Bases for the future Spanish Time Use Law have been presented, with over 100 measures

The Base Study for the Time Use and Schedules Rationalisation Law has been presented, with over 100 proposals for improving time organisation in Spain. The Study has been coordinated by the Time Use Initiative, which counted with over 60 experts and consultations with the main Spanish labour unions and employer’s association.
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Spain has a problem with schedules and its time use compared with Europe. Such an issue causes time poverty —not having time for oneself—, and negative impacts on health, efficiency, equality, and democratic and environmental sustainability.

Time is a political issue and the way it is organised determines the established social model, which needs to be adapted to structural changes due to the progress of society. The importance of regulating working time is historical. In 1919, the first International Labour Organisation (ILO) convention focused on regulating working time.

More than 100 years ago, Spain was the first nation in the world to legislate the maximum of 8-hours working day in all working sectors (1919). Since then, however, society and the labour world have been profoundly changed, and time unrest is once again a concern for a majority of citizens. Spain can now be the first country to make a Time Use and Schedules Rationalisation Law in the 21st century.

The Time Use Initiative (TUI), the organisation that coordinated the Base Study, explains that the future law should have a holistic approach. In other words, not only should it regulate the basis for a balanced working time organisation (through collective bargaining); it also needs to approach to time use comprehensively by analysing how prime time, school schedules, and shopping hours are organised.

According to Marta Junqué, Coordinator of the Base Study and the TUI, “We need a new social agreement; a Time Use Law that addresses, holistically and thoroughly, the bases for a balanced time organisation, as recommended by the ILO and the European Social Charter. We need a new time organisation that contributes directly to improving worker’s health, equality, work-life balance, social co-responsibility, sustainability, productivity, and companies’ and organisations’ efficiency.” In this regard, the study envisages 100 measures to ensure a balanced time organisation.

Among the labour measures, highlights are:

In order to achieve the organisation of a balanced working time, it does not imply to only rationalise and reduce it —there are other equally essential objectives.

  1. In the first place, a rationalisation of the working time. Spain is the country in which workers finish their working time the latest. 30% of them work until 7 pm, and 10% continues working until 9 pm. Therefore, a first aim has to be the rationalisation of working time.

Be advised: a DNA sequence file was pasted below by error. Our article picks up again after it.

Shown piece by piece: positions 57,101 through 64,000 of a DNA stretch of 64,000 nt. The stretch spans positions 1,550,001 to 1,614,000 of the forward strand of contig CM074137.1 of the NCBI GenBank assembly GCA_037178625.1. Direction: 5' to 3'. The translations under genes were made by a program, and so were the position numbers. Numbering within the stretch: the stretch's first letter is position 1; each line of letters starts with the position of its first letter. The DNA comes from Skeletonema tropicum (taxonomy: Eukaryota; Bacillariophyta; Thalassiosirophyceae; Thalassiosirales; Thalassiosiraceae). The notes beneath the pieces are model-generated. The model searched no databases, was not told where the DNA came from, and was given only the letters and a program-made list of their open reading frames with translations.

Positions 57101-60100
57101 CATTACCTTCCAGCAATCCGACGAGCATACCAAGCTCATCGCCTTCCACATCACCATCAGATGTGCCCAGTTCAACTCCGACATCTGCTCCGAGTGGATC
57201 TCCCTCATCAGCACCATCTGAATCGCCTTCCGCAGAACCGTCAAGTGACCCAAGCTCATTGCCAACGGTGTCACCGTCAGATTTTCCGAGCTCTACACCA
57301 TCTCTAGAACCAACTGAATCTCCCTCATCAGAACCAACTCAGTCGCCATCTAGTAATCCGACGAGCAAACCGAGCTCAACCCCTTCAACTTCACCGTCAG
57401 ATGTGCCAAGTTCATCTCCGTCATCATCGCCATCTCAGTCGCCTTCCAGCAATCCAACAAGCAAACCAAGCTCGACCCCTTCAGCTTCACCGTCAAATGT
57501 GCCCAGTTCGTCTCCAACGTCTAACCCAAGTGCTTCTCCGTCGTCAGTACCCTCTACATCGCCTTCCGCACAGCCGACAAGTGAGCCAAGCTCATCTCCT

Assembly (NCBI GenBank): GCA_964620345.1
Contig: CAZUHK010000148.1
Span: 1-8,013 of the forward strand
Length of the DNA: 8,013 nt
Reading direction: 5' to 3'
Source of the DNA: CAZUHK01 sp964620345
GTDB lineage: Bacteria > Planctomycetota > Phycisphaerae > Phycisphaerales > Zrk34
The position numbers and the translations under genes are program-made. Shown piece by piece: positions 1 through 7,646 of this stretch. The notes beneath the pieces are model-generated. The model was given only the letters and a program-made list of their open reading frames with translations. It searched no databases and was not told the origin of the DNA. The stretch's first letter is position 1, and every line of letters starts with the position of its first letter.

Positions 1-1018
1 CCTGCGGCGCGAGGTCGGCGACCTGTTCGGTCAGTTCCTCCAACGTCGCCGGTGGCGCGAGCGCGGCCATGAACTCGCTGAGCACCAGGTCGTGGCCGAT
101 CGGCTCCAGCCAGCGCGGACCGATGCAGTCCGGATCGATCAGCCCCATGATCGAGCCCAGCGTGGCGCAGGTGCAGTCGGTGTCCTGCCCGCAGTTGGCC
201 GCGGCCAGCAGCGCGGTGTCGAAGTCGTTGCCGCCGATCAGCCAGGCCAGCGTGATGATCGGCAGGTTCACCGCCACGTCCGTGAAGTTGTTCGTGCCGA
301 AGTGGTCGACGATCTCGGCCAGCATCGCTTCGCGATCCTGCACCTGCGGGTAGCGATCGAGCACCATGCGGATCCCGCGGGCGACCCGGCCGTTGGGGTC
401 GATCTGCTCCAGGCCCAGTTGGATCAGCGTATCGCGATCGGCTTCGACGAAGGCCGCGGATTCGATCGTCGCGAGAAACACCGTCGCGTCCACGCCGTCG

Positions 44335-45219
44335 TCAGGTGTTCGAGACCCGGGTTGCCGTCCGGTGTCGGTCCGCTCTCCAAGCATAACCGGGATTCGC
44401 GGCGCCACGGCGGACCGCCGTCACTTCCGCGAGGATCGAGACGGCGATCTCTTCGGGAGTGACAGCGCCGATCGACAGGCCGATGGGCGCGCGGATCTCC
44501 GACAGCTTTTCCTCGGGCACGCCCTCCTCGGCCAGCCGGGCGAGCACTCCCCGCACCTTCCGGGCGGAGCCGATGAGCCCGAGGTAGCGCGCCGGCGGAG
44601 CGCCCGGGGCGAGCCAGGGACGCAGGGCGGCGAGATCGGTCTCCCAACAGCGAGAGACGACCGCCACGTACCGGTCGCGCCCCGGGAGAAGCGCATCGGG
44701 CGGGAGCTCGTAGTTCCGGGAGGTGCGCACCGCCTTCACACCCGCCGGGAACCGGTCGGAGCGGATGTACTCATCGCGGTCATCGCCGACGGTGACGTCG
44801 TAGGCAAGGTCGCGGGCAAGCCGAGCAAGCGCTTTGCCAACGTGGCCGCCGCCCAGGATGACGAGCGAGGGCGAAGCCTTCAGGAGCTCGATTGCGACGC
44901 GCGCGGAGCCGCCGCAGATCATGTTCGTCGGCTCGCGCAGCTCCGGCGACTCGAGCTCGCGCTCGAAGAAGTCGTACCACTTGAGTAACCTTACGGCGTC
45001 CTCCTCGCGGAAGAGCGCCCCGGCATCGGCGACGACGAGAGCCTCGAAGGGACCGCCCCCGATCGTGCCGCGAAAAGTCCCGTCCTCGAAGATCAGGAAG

• Measure: Specifically, a gradual reduction of the maximum working week in order to reach 37.5 hours in 2026 and the 32 weekly hours in 2032. The reduction of the working day would allow to align Spanish labour regulation with the already-existing tendency in other countries and companies — reducing the working day, already in place in civil servants’ contracts and in many collective agreements.
    • Measure: the compaction of the working. In particular, we propose to establish a single interruption to the working hours, with a maximum duration of 1 hour, unless if the collective agreement extends it. Limiting interruptions in the working day is especially important in part-time contracts; they are highly feminized and often unintentional, as many people working part-time do so because they do not find full-time jobs or because of conciliation needs. It is therefore essential to ensure that part-time work is not overstretched by multiple interruptions. 
  2. In this regard, and secondly, it is necessary to achieve a healthier and safer organisation of working time. At this point, we must bear in mind that stress accounts for 30% of work leave, and 60% of workers claim to have stress at work. Therefore, people’s safety and health is another essential objective in the organisation of working time.
    • Measure: reform of the regulation of shift work and night work. The scientific evidence tells us that people who work in shifts or at night are at greater risk of suffering from health problems arising from work. We therefore propose to review this regulation. For example, we propose that people working on rotation shifts should not be able to work more than five consecutive nights. Or to introduce a right to changing shift for 50-year-old or more people, so they can move from a night shift to an available day shift in the company for which they have the necessary professional qualifications.
  3. The third objective is to ensure greater transparency and predictability in the organisation of working time. There are people who have completely variable and totally uncertain timetables. Not only do they not have the flexibility or autonomy to manage their working time, but, furthermore, they have no certainties about what their working time will be. And this certainly contributes to a greater time poverty.
    • Measure: strengthening the company’s obligation to inform workers about all aspects relating to working time, such as the duration of the working day, the timetable, or the overtime regulation appliable in the company.